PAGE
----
Should I Let Family and Friends Kiss My Newborn?

newborn baby family

As a new parent, you may find yourself torn between wanting to share your happiness with friends and family and keeping your little one as safe as possible. One of the most debated questions among new parents is whether to allow others to kiss their newborn. 

Here’s a bit more information on letting family kiss your newborn, and some guidance on how to set boundaries while ensuring your baby's safety.

The Risks of Kissing a Newborn

Newborns have an immature immune system, making them particularly vulnerable to infections and illnesses. One of the primary concerns with allowing people to kiss your baby is the risk of transmitting germs. Common colds, flu, and other viral infections can be easily passed on through close contact with your little one. One particularly concerning virus is herpes simplex, which can cause cold sores in adults but be life-threatening to a newborn. The Lullaby Trust outlines these risks clearly in a recent study.

Herpes Simplex Virus (HSV) can be transmitted even when cold sores are not visible, making it a hidden danger. In severe cases, HSV can lead to neonatal herpes, which can cause serious health complications, including brain damage in serious cases. Therefore, it is crucial to be cautious about who gets close to your baby’s face, particularly their mouth and eyes.

Respiratory Syncytial Virus (RSV) is another virus that poses a risk to newborns. RSV is highly contagious and can lead to severe respiratory illness in babies, often requiring hospitalisation. Symptoms include coughing, wheezing, and difficulty breathing. Since RSV spreads through respiratory droplets, it can be transmitted through kissing.

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Setting Boundaries to Family

As a parent, it is your responsibility to protect your newborn from potential harm, which can feel like a lot of pressure. Setting boundaries with family and friends might feel uncomfortable, but it is important for your baby’s health and safety. Here are some tips on how to set these boundaries effectively:

Communicate Clearly

Before your baby arrives, have a conversation with your close family and friends about your concerns and the boundaries you want in place. Explain the risks associated with kissing a newborn and why you prefer they refrain from doing so. Clear communication early on helps set expectations and reduces the likelihood of any misunderstandings cropping up.

Use a Polite but Firm Approach

When visitors come to see your baby, kindly remind them of your preferences. Phrases like, “We’re asking everyone not to kiss the baby to keep them safe from germs,” can be effective. Most people will understand and respect your wishes when they know the reasoning behind them.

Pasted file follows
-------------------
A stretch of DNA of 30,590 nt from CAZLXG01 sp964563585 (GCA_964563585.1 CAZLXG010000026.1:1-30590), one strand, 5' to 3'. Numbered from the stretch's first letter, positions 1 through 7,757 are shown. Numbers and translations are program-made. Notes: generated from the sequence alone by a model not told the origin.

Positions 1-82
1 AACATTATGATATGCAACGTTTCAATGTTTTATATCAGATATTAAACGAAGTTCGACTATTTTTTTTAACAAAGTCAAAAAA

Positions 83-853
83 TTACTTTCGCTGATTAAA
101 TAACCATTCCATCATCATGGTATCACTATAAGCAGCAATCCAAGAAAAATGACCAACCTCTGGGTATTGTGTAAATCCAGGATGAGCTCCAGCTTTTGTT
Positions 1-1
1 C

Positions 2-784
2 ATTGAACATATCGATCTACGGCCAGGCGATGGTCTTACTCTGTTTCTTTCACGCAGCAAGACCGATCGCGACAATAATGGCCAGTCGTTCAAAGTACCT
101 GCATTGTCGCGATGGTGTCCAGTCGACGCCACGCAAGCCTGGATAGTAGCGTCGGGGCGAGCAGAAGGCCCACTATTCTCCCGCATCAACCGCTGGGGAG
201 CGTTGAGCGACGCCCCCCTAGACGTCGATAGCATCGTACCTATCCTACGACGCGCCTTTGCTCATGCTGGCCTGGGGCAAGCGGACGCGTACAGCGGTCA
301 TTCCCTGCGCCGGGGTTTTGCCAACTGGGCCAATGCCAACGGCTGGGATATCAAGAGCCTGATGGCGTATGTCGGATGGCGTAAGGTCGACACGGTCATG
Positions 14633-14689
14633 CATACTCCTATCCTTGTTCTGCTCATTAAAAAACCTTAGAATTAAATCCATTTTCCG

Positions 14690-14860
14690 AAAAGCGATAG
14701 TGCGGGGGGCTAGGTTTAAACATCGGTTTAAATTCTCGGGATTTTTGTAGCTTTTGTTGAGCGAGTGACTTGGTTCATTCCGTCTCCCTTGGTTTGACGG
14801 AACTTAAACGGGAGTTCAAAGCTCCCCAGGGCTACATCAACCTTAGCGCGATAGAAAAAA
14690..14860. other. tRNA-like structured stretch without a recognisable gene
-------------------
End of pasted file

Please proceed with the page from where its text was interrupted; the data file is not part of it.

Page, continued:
Offer Alternatives

Instead of allowing kisses, suggest alternative ways for loved ones to show their affection. Gentle touches on the baby’s feet or back, or simply holding the baby’s hand, can be wonderful ways to bond without posing a risk. Even kisses on the tummy can be a safer alternative to near the face.

Keep up With Hygiene

Encourage all visitors to wash their hands thoroughly before holding or touching your baby. Hand sanitiser can be a convenient alternative to have by the sofa if easier than sending everyone off to the sink each time. Clean hands can significantly reduce the transmission of germs.

Dealing with any Pushback

Despite your best efforts, some people may still push back against your boundaries. It’s important to stay firm and prioritise your baby’s health. Here’s how to handle pushback effectively:

Stay Calm and Consistent

Respond to any resistance with calmness and consistency. Reiterate the reasons behind your rules and stand by them. Remember, you are your baby’s number one advocate.

Offer Education

Sometimes, providing a bit of education can help. Share articles or information from reputable sources that explain the risks associated with kissing newborns if you want to avoid family pushing your boundaries. This can help others understand that your concerns are based on medical advice and not just personal preference.

Seek Support

If certain individuals continue to disregard your boundaries, seek support from your partner or other family members on how to handle the situation going forward. Having someone else back you up can reinforce the importance of your rules and prevent any conflict adding stress to these important few weeks with your newborn.

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Balancing Protection and Bonding

While it’s crucial to protect your baby from potential health risks, it’s also important to foster a loving and supportive environment for people to bond with your newborn.

Encourage family and friends to interact with your baby in safe ways. Reading stories, singing, and playing peek-a-boo are wonderful activities that can help build a bond without physical contact.

Keep a close eye on your baby’s health and be vigilant for any signs of illness. If your baby shows any symptoms of infection, always seek medical advice from your GP or call 111 for more advice.

Head here for more on taking you newborn out of the house safely.

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